Giuseppe Raddi

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Giuseppe Raddi

Giuseppe Raddi (9 July 1770 in Florence, Italy – 6 September 1829 the island of Rhodes) was an Italian botanist and curator at the Museum of Natural History of Florence. He was among the first Europeans to explore and document the flora of South and Central America.

Biography[edit]

Raddi was born in a poor family to Stefano and Orsola Pandolfini. He worked for a while in a spicery where he got interested in medicinal plants. In 1786 he met Ottaviano Targioni Tozzetti (1755–1826) who introduced him to Gaetano Savi (1769–1844). Raddi took an interest in the seedless plants and the fungi around Florence. He also learned Latin and other languages and began to read works on science and exploration. In 1785 he became an assistant to Attilio Zuccagni who took care of the Botanical Garden of Florence and later obtained employment in the Museum of Natural History of Florence. Raddi took a political position against Napoleon Bonaparte and faced opposition from Count Gerolamo de’ Bardi, a Napoleon supporter who succeeded the museum director Felice Fontana. Raddi remained without employment from 1809 to 1814 but his position was restored after the defeat of Napoleon and was supported by Ferdinand III, Grand Duke of Tuscany. He published a monograph Jungermanniografia Etrusca in 1817 and in the same year he joined on a mission to Brazil that followed on the heels of the marriage of the Archduchess Maria Leopoldina Habsburg-Lorraine with Dom Pedro de Bragança, Crown Prince of Brazil and Portugal. Raddi studied the flora and fauna of the basins of Orinoco and Amazon Rivers, and formed a collection of plants and animals. He published the first flora on the grasses of the Brazilian region in Agrostografia brasiliensis (1823). Raddi collaborated with other botanists including A.P. de Candolle, Franz Wilhelm Sieber, Joseph Antoir, and Carl Bernhard Trinius.[1]

In 1824 Ferdinand III died and his son Leopold II of Tuscany became the Grand Duke and continued the tradition of supporting of scientific research. He appointed Raddi to join the French egyptologist Jean François Champollion along with the Italian egyptologist Ippolito Rossellini. They sailed from Toulon on 31 August 1828 to Alexandria and then on to Cairo and south along the Nile. In June 1829 he suffered from intestinal infection and returned to Cairo. His health got worse and he was forced to move to Alexandria to return to Italy. He died on the island of Rhodes on 6 September 1829 where he was buried in the church of Santa Maria della Vittoria. In 1914 there was an attempt to move his remains to Florence to be buried in the Church of Santa Croce but his body could not be found.[1]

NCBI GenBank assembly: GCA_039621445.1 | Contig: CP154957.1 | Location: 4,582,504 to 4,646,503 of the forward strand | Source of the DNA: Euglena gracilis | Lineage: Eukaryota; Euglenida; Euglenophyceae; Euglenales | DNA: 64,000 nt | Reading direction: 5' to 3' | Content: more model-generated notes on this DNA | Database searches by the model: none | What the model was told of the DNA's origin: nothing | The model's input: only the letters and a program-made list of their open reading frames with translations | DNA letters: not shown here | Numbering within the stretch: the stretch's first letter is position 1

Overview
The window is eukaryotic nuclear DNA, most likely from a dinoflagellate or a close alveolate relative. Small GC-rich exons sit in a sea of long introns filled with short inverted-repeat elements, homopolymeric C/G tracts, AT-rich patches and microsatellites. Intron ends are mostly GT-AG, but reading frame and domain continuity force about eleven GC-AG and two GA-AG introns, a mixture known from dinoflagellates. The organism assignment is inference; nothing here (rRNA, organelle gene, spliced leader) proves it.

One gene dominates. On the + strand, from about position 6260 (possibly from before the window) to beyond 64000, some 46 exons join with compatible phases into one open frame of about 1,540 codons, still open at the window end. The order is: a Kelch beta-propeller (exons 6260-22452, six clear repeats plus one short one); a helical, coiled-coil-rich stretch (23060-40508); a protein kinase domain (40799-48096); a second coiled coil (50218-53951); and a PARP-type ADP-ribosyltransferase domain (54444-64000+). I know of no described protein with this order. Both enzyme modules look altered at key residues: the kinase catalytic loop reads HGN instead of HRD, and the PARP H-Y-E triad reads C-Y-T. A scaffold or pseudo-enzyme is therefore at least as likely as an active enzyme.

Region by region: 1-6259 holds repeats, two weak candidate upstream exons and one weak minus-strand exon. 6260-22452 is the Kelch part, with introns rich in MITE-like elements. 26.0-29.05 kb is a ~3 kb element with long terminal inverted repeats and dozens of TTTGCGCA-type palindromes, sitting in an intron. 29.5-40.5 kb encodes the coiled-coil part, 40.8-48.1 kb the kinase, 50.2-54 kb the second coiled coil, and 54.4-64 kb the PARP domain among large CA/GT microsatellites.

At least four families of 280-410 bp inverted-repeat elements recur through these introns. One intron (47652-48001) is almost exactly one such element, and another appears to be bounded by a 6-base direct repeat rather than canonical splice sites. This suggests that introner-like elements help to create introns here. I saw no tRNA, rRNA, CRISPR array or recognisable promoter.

After his death, his wife Laura and five children were forced to sell his botanical collections to support themselves. The collections were purchased by several people leading to it now being spread out across Europe.[1]

Although known mainly as a botanist, Raddi also collected specimens from many taxa and studied reptiles, and from 1820 to 1826 named several new species of reptiles endemic to Brazil.[2]

Writings[edit]

His works include Crittogame Brasiliane (2 vols., Florence, 1822) and Plantarum Brasiliensium nova genera et species novae vel minus cognitae in which he described 156 new species of ferns, etc. (1825).

Notes[edit]

  1. ^ a b c Baldini, Riccardo M.; Pignotti, Lia (2018-01-02). "Giuseppe Raddi (1770–1829): an Italian and Florentine naturalist, pioneer on Brazilian territory, his contribution to the knowledge of the Neotropical Flora and his legacy to the biodiversity of the third millennium". Webbia. 73 (1): 111–129. doi:10.1080/00837792.2018.1444463. ISSN 0083-7792.
  2. ^ The Reptile Database search. www.reptile-database.org.
  3. ^ IPNI.  Raddi.

References[edit]